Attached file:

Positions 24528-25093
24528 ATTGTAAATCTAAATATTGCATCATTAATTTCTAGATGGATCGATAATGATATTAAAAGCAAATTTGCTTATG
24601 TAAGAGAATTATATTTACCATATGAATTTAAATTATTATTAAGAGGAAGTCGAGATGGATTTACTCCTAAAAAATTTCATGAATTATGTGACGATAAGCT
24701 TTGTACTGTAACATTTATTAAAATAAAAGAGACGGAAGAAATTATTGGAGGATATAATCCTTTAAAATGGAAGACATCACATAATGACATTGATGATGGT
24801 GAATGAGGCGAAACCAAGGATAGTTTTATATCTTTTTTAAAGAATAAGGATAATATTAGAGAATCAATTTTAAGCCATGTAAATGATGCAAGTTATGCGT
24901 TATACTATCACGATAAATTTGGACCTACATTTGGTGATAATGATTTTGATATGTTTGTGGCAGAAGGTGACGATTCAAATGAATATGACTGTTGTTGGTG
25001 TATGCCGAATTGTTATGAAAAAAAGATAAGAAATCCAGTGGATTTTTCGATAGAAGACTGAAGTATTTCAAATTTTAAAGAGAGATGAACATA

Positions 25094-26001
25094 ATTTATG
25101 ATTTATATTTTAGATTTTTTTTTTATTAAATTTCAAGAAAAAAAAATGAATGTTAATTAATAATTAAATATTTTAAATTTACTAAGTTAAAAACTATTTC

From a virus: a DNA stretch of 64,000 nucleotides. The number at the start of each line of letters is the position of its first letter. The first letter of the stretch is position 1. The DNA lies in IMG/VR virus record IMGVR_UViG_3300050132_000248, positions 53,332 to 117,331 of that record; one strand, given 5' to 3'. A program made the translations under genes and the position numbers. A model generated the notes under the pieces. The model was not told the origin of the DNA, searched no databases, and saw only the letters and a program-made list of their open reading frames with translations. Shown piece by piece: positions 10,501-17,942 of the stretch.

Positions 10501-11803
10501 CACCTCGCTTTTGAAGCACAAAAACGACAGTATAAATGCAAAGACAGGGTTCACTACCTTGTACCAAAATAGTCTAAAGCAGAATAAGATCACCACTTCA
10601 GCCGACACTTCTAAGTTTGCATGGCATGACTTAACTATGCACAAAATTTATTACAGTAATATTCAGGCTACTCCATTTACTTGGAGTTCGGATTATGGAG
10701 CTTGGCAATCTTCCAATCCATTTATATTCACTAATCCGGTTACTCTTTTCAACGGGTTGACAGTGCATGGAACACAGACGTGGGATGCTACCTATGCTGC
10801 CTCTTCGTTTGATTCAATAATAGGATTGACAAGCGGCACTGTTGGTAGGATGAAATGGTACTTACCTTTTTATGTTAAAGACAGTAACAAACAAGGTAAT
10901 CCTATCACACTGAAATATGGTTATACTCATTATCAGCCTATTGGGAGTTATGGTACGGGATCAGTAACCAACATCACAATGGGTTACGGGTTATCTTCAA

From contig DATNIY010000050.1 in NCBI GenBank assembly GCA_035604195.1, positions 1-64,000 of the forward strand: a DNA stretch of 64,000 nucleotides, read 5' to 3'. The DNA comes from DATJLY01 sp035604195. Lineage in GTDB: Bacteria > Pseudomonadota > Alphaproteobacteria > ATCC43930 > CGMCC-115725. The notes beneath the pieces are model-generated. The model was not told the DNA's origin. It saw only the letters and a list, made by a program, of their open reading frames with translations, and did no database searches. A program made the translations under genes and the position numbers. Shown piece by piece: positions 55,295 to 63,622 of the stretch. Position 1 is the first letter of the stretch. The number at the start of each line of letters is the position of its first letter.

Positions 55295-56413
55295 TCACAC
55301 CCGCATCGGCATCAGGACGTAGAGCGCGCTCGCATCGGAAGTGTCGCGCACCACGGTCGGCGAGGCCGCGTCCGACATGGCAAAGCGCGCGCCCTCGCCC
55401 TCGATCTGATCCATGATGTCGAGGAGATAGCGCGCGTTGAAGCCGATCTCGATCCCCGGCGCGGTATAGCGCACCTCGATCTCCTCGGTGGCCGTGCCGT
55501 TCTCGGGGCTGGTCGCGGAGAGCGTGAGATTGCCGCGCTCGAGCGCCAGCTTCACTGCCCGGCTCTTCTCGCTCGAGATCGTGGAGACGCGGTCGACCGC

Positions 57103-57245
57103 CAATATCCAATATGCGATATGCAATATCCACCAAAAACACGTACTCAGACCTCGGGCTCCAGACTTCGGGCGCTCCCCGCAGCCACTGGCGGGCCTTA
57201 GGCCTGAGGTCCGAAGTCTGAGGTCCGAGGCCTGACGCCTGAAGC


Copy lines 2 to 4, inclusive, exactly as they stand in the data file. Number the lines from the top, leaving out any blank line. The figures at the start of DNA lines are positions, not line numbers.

24528 ATTGTAAATCTAAATATTGCATCATTAATTTCTAGATGGATCGATAATGATATTAAAAGCAAATTTGCTTATG
24601 TAAGAGAATTATATTTACCATATGAATTTAAATTATTATTAAGAGGAAGTCGAGATGGATTTACTCCTAAAAAATTTCATGAATTATGTGACGATAAGCT
24701 TTGTACTGTAACATTTATTAAAATAAAAGAGACGGAAGAAATTATTGGAGGATATAATCCTTTAAAATGGAAGACATCACATAATGACATTGATGATGGT